The administrator at Gallaudet University who has been suspended for signing a petition to put the issue of gay marriage before Maryland voters has broken her silence.
Dr. Angela McCaskill, the university's Chief Diversity Officer, told reporters in Annapolis on Tuesday she felt "shocked, hurt, insulted and humiliated" by her suspension, which she considers a firing.
Earlier this year, Maryland's legislature narrowly passed a law which would legalize gay marriage. Opponents quickly circulated petitions to stop the legislation from going into effect unless voters also agreed with the idea. Upon hearing a sermon on marriage (at her church), Dr. McCaskill said she then signed one of the petitions, upsetting some in the university community.
Rachel Sweigart, a junior at Gallaudet, said McCaskill "of all people" should have known that some students would be offended by her participation in the referendum campaign.
But Christine Parrotte, an alumnae of Gallaudet, has another view: "I don't think she should have been suspended. I think that it is her right (and her freedom of speech) to believe whatever she believes, and [to] sign what she wants to sign."
McCaskill told reporters that in early October, when a lesbian faculty member demanded the administration "reprimand" her for signing the petition, she proposed another path to the administration: "I asked for campus-wide dialog." Instead, she was suspended with pay.
Dr. McCaskill says she is not anti-gay, she is simply pro-democracy, and she has declined to publicly say which way she will vote on Nov. 6th on the issue of gay marriage in Maryland.
Her suspension from her job at Gallaudet has been condemned from many directions, including the very conservative Family Research Council to the rather liberal, pro-gay marriage Governor of Maryland, Martin O'Malley.
Del. Aisha Braveboy, who voted against the gay marriage law, also condemned the suspension of McCaskill, pointing out that if a person's livelihood is jeopardized by signing a petition, the right to review legislation in Maryland becomes diminished. Del. Jolene Ivey and Sen. Nathaniel McFadden, both of whom voted for the gay marriage law, also condemned the suspension.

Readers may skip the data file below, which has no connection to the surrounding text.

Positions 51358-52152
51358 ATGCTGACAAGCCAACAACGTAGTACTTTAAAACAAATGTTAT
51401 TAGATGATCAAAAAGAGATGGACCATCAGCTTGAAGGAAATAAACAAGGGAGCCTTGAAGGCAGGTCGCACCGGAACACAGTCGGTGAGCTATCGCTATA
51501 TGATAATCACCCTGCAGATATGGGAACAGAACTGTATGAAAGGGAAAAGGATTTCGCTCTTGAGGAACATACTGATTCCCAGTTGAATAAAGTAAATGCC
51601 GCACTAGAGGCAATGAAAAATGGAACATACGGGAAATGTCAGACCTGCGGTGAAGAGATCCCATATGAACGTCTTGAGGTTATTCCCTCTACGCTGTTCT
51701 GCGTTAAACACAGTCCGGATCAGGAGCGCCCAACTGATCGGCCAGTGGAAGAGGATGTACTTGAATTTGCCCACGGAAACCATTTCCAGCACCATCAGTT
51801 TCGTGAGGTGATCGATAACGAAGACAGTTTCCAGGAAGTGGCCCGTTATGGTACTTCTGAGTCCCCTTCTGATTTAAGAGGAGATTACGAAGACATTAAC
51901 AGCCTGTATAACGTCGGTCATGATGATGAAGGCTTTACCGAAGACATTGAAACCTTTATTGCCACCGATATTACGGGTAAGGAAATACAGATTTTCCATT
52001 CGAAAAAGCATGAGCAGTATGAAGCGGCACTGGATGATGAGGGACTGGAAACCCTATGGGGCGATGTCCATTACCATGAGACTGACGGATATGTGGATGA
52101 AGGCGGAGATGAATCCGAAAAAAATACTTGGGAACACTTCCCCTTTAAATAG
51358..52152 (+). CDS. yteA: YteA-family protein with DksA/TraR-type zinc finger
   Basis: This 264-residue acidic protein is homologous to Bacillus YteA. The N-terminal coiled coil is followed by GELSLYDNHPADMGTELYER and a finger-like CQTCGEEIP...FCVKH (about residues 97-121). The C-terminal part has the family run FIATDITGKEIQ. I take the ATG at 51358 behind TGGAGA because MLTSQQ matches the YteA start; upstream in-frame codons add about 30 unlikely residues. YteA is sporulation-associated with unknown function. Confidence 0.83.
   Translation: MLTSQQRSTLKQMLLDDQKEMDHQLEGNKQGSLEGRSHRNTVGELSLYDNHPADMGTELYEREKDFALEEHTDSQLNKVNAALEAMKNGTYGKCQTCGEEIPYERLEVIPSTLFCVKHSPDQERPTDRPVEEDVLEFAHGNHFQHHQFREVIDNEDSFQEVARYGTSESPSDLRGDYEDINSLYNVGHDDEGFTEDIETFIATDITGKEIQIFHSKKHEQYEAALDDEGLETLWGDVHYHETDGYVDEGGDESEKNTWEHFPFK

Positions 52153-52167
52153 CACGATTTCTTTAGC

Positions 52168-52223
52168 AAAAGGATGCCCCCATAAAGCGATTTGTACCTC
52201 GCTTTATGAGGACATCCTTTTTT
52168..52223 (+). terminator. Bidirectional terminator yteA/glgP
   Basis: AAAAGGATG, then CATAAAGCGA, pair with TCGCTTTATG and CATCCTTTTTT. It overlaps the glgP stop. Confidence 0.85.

Gallaudet released a statement characterizing the suspension as "prudent," but also inviting McCaskill back to talk about how she might return as the university's chief diversity officer.
McCaskill's attorney, J. Wyndal Gordan, told reporters his client has been harmed by the ordeal, but indicated he is willing to talk to the university.
Statement from Gallaudet University President T. Alan Hurwitz:
"I am sending this communication to indicate forcefully that Gallaudet University would like to work with its Chief Diversity Officer, Dr. Angela McCaskill, to enable her to return to the community from her administrative leave.
As many know, Dr. McCaskill exercised her right to sign a petition concerning legislation on gay marriage. Because of her position at Gallaudet as our Chief Diversity Officer, many individuals at our university were understandably concerned and confused by her action. They wanted to know "does that action interfere with her ability to perform her job?"
I placed her on paid administrative leave as a prudent action to allow the university -- and Dr. McCaskill - the time to consider this question after the emotions of first reactions subsided. While this has become an issue beyond our campus, as President of Gallaudet University, my number one concern is our university community - our students, faculty and staff and so many others who support us. I act on their behalf, not with any agenda other than their well-being as all of us work to prepare these university students for the future. While I expect that a resolution of this matter can be reached that will enable Dr. McCaskill to continue as our Chief Diversity Officer, this will require that she and the University community work together to respond to the concerns that have been raised.
My practice, which I will continue, is to reach out to the campus community to ensure that we are acting with their best interests in mind. To accomplish that, dialogs among those with differing views are common on our campus as a way of fostering understanding of the opinions, and the individuals holding them, which are different from ours.
I have complete confidence that the community will emerge stronger because of this situation. In particular, I am incredibly proud of our students - as well as our faculty and staff -- who have shown maturity and restraint under the pressures of the complexities of the situation.
Dr. McCaskill has been, and can continue to be, a valued member of this community and we are very much interested in working with everyone to come to a shared understanding in an environment that allows the community to rebound and move forward.
Each of us would benefit from remembering that everyone should be treated with civility and respect as we work together to create a positive and welcoming environment that is open to the free exchange of ideas and the acceptance of others who may hold views that differ from ours."
WTTG FOX 5 & myfoxdc
Didn't find what you were looking for?